In June 2020, Malawi’s opposition leader, Lazarus Chakwera, defeated Peter Mutharika in a rerun presidential election. With last year’s poll results annulled due to fraud or irregularity, Chakwera, a theologian, pastor, and former president of the Pentecostal denomination group known as the Malawi Assemblies of God, secured over 58% of the votes in this year’s race. “I do feel like Lazarus, I’ve come back from the dead, it’s been a long journey and we feel vindicated in a way,” he told the BBC shortly after being sworn in.
“God spoke to my heart,” Chakwera said on another occasion, describing his political ambition as a divine calling. ‘I am not pulling you out of ministry. Instead, I am extending your ministry. I want you to get into politics.” The General Secretary of the Evangelical Alliance of Malawi, Rev. Francis Mkandawire, expressed joy for Chakwera’s electoral victory. “We are indeed grateful to God, however, it demands of us, as evangelicals in the nation, to earnestly pray for him and get more involved in the public and marketplace as the salt and light. Pray for us.”
Five months after his inauguration, Chakwera’s Foreign Minister, Eisenhower Mkaka, announced the opening of Malawi’s embassy in Jerusalem by the summer of 2021. It will become the first African diplomatic mission to operate in occupied Palestine since the 1950s. In response to the decision, Israeli Foreign Minister Gabi Ashkenazi said, “Jerusalem, the eternal capital of the State of Israel, will be a bridge of peace for the whole world, and I call on more countries to follow in Malawi’s path and move their embassies to Jerusalem, the capital of Israel.”
For decades the African continent has served as a battleground of influence between Israeli lobbyists and supporters of Palestinian rights. With the election of Lazarus Chakwera, they can count on Malawi as being not only a trusted ally in isolation but a beacon of influence in sub-Saharan Africa. History attests, however, that this has not always been the case.
History of Africa-Israeli relations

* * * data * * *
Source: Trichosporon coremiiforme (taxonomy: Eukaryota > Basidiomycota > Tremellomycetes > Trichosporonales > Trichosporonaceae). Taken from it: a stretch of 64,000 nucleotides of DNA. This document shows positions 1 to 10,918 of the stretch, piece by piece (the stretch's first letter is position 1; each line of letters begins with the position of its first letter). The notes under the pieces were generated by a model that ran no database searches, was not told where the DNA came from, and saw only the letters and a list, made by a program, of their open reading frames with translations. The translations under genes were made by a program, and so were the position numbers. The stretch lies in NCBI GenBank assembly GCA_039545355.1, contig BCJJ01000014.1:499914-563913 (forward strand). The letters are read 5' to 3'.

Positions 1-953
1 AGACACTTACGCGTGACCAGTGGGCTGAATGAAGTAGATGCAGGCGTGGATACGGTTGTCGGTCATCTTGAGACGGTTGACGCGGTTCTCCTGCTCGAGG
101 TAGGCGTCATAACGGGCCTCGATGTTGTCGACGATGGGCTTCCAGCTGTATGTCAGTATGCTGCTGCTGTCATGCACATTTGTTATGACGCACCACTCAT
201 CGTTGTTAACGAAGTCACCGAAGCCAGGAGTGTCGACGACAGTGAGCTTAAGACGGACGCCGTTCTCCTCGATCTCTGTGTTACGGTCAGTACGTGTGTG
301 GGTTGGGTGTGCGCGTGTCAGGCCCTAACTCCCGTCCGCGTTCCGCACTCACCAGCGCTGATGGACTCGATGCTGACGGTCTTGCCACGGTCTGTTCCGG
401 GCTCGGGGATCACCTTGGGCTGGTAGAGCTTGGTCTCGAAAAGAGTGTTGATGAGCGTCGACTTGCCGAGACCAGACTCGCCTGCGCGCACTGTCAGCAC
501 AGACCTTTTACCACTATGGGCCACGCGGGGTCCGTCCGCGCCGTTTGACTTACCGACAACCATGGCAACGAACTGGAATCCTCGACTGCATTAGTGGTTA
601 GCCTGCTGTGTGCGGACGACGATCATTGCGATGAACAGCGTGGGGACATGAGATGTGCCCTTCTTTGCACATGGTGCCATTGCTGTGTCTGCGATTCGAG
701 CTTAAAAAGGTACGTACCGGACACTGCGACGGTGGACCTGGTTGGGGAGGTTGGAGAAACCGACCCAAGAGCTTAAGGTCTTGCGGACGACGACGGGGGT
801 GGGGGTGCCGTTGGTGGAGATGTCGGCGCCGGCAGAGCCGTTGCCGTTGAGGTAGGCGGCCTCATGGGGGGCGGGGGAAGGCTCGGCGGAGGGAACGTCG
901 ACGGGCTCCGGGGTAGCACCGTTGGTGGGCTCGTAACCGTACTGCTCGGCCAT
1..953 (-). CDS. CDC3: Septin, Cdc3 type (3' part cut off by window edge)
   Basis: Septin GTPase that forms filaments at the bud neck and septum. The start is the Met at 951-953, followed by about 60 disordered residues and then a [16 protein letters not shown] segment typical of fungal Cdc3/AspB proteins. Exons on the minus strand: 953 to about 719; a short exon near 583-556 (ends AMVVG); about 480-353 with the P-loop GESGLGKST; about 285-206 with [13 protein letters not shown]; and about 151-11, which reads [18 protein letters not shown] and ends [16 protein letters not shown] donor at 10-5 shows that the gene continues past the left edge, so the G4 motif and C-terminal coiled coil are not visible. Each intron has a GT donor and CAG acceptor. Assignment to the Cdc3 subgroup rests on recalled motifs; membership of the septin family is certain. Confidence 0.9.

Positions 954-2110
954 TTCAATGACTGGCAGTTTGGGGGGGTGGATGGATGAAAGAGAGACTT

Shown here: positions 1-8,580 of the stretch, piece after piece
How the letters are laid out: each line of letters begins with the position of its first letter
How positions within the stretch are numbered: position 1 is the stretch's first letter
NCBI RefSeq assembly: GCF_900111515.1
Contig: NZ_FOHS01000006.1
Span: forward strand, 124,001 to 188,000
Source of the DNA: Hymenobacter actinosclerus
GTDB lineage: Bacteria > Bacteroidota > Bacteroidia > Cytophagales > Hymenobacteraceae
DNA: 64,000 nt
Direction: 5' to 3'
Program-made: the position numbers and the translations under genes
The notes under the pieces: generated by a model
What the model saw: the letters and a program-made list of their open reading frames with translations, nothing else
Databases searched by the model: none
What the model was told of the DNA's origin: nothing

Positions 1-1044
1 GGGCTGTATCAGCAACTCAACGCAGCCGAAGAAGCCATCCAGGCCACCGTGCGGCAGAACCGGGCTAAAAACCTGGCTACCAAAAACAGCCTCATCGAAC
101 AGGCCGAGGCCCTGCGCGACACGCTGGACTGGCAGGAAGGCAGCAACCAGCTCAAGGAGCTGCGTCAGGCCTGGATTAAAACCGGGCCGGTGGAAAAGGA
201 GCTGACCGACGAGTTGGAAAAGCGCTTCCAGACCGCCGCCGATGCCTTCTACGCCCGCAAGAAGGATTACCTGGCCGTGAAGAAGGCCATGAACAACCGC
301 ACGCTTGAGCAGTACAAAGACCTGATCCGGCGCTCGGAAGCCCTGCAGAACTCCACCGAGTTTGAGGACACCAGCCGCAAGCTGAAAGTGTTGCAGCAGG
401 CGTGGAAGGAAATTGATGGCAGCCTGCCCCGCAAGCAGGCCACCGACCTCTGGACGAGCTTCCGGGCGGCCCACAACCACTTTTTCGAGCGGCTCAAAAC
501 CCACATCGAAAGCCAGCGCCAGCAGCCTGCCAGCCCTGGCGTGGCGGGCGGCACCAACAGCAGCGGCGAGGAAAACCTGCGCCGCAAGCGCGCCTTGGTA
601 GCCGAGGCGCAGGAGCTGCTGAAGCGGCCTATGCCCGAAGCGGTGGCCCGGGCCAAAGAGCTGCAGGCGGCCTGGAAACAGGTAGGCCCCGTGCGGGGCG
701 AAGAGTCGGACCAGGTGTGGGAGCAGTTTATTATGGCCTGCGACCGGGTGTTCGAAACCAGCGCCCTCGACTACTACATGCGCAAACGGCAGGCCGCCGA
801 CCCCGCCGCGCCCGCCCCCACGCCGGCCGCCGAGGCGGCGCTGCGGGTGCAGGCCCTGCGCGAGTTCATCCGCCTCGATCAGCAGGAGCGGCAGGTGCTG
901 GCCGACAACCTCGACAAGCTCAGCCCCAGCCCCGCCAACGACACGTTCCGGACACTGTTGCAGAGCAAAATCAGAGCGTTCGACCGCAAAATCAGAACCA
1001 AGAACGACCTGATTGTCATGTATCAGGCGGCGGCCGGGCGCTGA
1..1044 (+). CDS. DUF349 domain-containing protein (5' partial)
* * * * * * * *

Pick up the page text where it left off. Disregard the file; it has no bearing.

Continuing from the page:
Relations between African countries and Israel date back to the late 1950s and early 1960s. As this period saw a wave of independence movements sweeping across the continent, Tel Aviv waged a campaign to lure the aspiring and newly independent nations to its side. Using economic assistance as bait, the campaign achieved relative success. By 1967, more than 25 sub-Saharan African countries had established some form of diplomatic relations with Israel. However, rifts began to occur during the 1967 Israeli-Arab war and the subsequent occupation of Palestinian territories by Israel.
In an unprecedented move, Zambia and then Zaire (now known as the Democratic Republic of the Congo), two countries which previously were known to have very cozy relations with Tel Aviv, voted against a UN resolution sponsored by a bevy of Latin American countries in support of Israel. The October Israeli-Arab War proved to be the final straw between African countries and Israel. In line with a resolution of an emergency session of the Organization of African Unity (O.A.U) Council of Ministers, more than 40 African countries broke diplomatic ties with Israel. This watershed moment, much to the chagrin of Israel and its supporters, also saw increased support for the Palestinian cause by African Nations at the UN.
Israeli diplomatic offensive
Following the severance of diplomatic relations in the aftermaths of the October Israeli-Arab war, Israel launched a diplomatic offensive to win back favor with sub-Saharan African countries. The strategy employed carrot and sticks. In effect, African leaders who showed signs of warming up to Tel Aviv were rewarded with economic and military aid, agriculture and youth support programs, and other incentives. On the other hand, African nations that maintained support for the Palestinian cause faced threats of coups and rebel groups backed by the Israeli government.
The late Ugandan President, Milton Obote, accused Israel of having played a key role in the 1971 coup against him by General Idi Amin. Just a few years prior to the coup, Amin had attended a paratrooper course in Israel and he maintained close relations with Tel Aviv during his tenure as Chief of Staff for Uganda’s army.
Obote had steadily fallen out of favor with Israel as he strengthened ties with African-Arab countries such as Egypt and Sudan. Israeli viewed such positions as threats to its agenda on the continent. The Ugandan president’s reluctance to allow Israel to channel military aid to the Anya-Nya anti-government rebels in southern Sudan further strained relations. As expected, Israel denied providing military aid to the rebel group. After the coup which removed Obote from office, Amin’s first international trip was to Israel. Soon thereafter, he promised to reverse Uganda’s pro-Palestine position at both the Organization of African Unity (O.A.U.) and the UN.
Israel went on to provide intelligence and military support to Ethiopian strongman Haile Mariam Mengistu in his war with Eritrean pro-independence fighters who were also seen as being too close to Arab states. Despite these geopolitical investments, Tel Aviv’s positioning on the African continent produced lukewarm results and, by the 1980s, only a handful of African countries had restored full diplomatic relations with Israel. Many more continued voting against their occupation of Palestine at the UN.